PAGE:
Neighborhood Pride: “We are determined to create a safe recreational gathering place in our multicultural, low – to middle-income neighborhood.”
The Otter Project
Year Founded: 1998
Staff: 4 paid, 60 volunteers
The Big Idea: Quick, name the two prides of Monterey County? If you said otters and artichokes, then you’re on the right track. The Otter Project’s big idea combines both our loves – and explains the connection between the two. W-otter (Get it? Sounds like “water”) highlights the links between ocean wildlife and inland water quality. The 2,700 threatened otters are struggling to survive in water whose quality is often toxic, a result of agricultural pesticide runoff plus home chemicals finding their way into our bay. The Otter Project will launch W-otter at farmers markets throughout Monterey County with a campaign-specific message that gives shoppers a local real-world example of why buying less polluting, chemical free organic produce makes a difference. It will also expand the program to home and garden shows, giving people specific actions and choices they can make to improve water quality.
Being So Darn Cute Doesn’t Hurt, Either: “Monterey is the sea otter center of the universe. Benefiting sea otters directly contributes to the tourism economy and the enjoyment of our residents. Improving water quality benefits us all. It’s all connected.”
Return of the Natives Restoration Education Project
Year Founded: 1993
Staff: 2.2 paid staff, 2,500 volunteers
The Big Idea: For the first time, Return of the Natives (RON) will focus its habitat-restoration programs in Seaside. Its new program, Seaside Parks Go Native, partners with Sustainable Seaside and neighborhood park associations to create native habitat gardens in five Seaside parks. It will start with an all-day RON Cycle of Restoration Workshop in early 2012, at which teams of five neighbors from each of the parks will learn basic native plant identification, propagation and planting techniques, garden design and maintenance procedures. Each team will receive 80 native plants – 400 total – from RON for immediate planting in February. The Natives staff will assist in coordinating weekend planting events as the native gardens take shape. Additionally, each team will receive set-up materials – seeds, soil, pots, etc. – to grow an additional 200 native plants at their homes for early 2013 out-planting in the parks.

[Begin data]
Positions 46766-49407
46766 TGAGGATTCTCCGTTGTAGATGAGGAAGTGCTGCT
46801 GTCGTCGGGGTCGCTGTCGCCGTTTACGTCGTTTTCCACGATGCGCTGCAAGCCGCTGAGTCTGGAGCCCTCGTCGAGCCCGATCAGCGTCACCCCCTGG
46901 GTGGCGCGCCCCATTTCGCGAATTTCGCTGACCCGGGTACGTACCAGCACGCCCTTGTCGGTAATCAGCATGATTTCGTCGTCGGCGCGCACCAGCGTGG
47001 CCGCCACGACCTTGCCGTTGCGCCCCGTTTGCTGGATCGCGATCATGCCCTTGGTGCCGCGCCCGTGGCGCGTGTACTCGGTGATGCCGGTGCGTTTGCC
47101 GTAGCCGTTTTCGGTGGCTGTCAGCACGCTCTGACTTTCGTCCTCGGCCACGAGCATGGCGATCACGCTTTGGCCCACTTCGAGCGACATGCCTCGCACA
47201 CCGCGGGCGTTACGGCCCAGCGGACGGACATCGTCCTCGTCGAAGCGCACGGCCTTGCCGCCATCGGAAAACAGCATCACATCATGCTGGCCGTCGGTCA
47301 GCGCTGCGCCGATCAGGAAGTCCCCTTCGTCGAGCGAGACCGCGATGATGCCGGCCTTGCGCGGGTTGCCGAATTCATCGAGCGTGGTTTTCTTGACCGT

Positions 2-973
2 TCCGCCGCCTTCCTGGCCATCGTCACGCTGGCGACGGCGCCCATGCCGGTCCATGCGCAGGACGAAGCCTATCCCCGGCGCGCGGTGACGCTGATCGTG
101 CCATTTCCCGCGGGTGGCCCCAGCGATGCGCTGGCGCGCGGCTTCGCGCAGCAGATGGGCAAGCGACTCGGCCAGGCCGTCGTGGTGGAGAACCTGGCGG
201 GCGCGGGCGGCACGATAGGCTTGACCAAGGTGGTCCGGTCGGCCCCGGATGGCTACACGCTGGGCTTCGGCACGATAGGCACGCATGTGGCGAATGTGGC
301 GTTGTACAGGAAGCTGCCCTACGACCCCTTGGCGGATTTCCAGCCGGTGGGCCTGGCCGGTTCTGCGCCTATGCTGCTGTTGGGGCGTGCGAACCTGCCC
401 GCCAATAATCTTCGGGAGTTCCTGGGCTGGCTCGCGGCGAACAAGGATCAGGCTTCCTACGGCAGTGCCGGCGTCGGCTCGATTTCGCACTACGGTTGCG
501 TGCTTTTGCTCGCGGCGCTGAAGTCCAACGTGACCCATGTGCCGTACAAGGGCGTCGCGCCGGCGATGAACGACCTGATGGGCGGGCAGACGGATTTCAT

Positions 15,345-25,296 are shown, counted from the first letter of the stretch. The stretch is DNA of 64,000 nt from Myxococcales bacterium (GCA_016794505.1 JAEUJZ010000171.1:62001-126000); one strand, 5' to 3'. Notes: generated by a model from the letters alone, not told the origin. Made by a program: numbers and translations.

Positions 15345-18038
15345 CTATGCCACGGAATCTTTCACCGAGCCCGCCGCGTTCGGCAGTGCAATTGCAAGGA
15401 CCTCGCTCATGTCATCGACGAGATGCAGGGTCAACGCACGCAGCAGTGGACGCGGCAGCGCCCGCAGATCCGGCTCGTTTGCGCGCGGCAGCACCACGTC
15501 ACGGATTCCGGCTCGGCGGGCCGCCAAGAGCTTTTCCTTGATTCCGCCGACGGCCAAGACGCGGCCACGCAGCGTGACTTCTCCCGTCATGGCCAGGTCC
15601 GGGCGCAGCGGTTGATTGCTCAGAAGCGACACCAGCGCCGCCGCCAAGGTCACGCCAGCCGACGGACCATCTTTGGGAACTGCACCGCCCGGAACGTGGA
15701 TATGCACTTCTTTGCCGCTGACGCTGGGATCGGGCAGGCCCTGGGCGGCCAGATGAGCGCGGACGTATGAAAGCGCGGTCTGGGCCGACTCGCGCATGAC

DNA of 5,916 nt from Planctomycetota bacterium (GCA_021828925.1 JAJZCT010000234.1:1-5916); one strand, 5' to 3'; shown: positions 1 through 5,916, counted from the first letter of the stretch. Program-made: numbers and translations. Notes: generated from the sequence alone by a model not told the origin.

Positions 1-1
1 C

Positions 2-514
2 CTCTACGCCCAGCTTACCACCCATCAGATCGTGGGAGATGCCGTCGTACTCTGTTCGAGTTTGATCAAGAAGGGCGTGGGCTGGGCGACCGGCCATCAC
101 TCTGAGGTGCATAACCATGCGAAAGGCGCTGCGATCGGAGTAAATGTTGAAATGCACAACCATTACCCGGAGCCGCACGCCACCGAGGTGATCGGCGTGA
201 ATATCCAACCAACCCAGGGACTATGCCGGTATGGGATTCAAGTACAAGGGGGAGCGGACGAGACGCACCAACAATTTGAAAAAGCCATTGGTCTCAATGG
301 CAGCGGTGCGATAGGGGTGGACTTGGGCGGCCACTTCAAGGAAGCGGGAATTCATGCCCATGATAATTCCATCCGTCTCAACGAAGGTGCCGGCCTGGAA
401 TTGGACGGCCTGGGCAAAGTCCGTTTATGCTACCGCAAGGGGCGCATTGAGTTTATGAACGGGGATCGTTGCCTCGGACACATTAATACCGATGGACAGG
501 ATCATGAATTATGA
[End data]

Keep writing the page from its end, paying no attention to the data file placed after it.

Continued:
Healthy Humans and Planet: “Return of the Native’s work in creating the Creeks of Salinas Parks has supplied green corridors in east Salinas where residents peacefully exercise, picnic, and walk to school while providing habitat for 70-plus bird species, beaver, fox, and frogs.”
Save Our Shores (SOS)
Year Founded: 1978
Staff: 6 paid, 9,000 volunteers
The Big Idea: Data cards – old school, yet effective. SOS has used them in other communities to change people’s habits and pass legislation. Now it’s bringing them to Monterey and using them at beach cleanups to pinpoint the sources of local trash and to motivate communities to be cleaner. Data cards inspired Santa Cruzans to fight for bans on polystyrene containers, and the cards brought about a cigarette butt abatement campaign. After Santa Cruz banned polystyrene, data cards showed Half Moon Bay volunteers how much more Styrofoam showed up on their beaches, and in May, city leaders enacted a similar ban. In Monterey, SOS volunteers have begun using data cards at every cleanup. The nonprofit is asking the community to help fund the program, which makes long-term results of beach cleanups last more than a few days. Data tell us what items are trashing our beaches and how to prevent it.
Sanctuary Designation, What What: “The most important effort to protect our coastline could not have happened without Save Our Shores.” – Leon Panetta, Chairman of the 2003 Pew Oceans Commission.
Ventana Wilderness Alliance
Year Founded: 2000
Staff: 3 paid, 50 volunteers
The Big Idea: It’s easy to get kids interested in the environment, conservation and all the joys of running around the wild – just get them to the redwood forests and gorgeous canyons. But this opportunity should not be just for the lucky ones; every child should have the opportunity to spend time splashing in a Big Sur creek, looking for condors or watching shooting stars. For many kids, going outside is a way of life, but for some, getting away from the familiar and into the wild is life-changing. Ventana Wilderness Alliance’s Youth in Wilderness program works in partnership with local schools and provides youth a chance to get outdoors, free of charge, and experience the joy, wonder and freedom of wild places. It builds tomorrow’s stewards today through meaningful outdoor adventures. And the community reaps the benefits of free (child) labor: Participants improve local trails, clean campsites and restore wildlife habit.
Into the Wild: “Everyone benefits when today’s youth value a healthy environment and recognize their ability to directly impact – both positively and negatively – the land, water and wildlife around them.”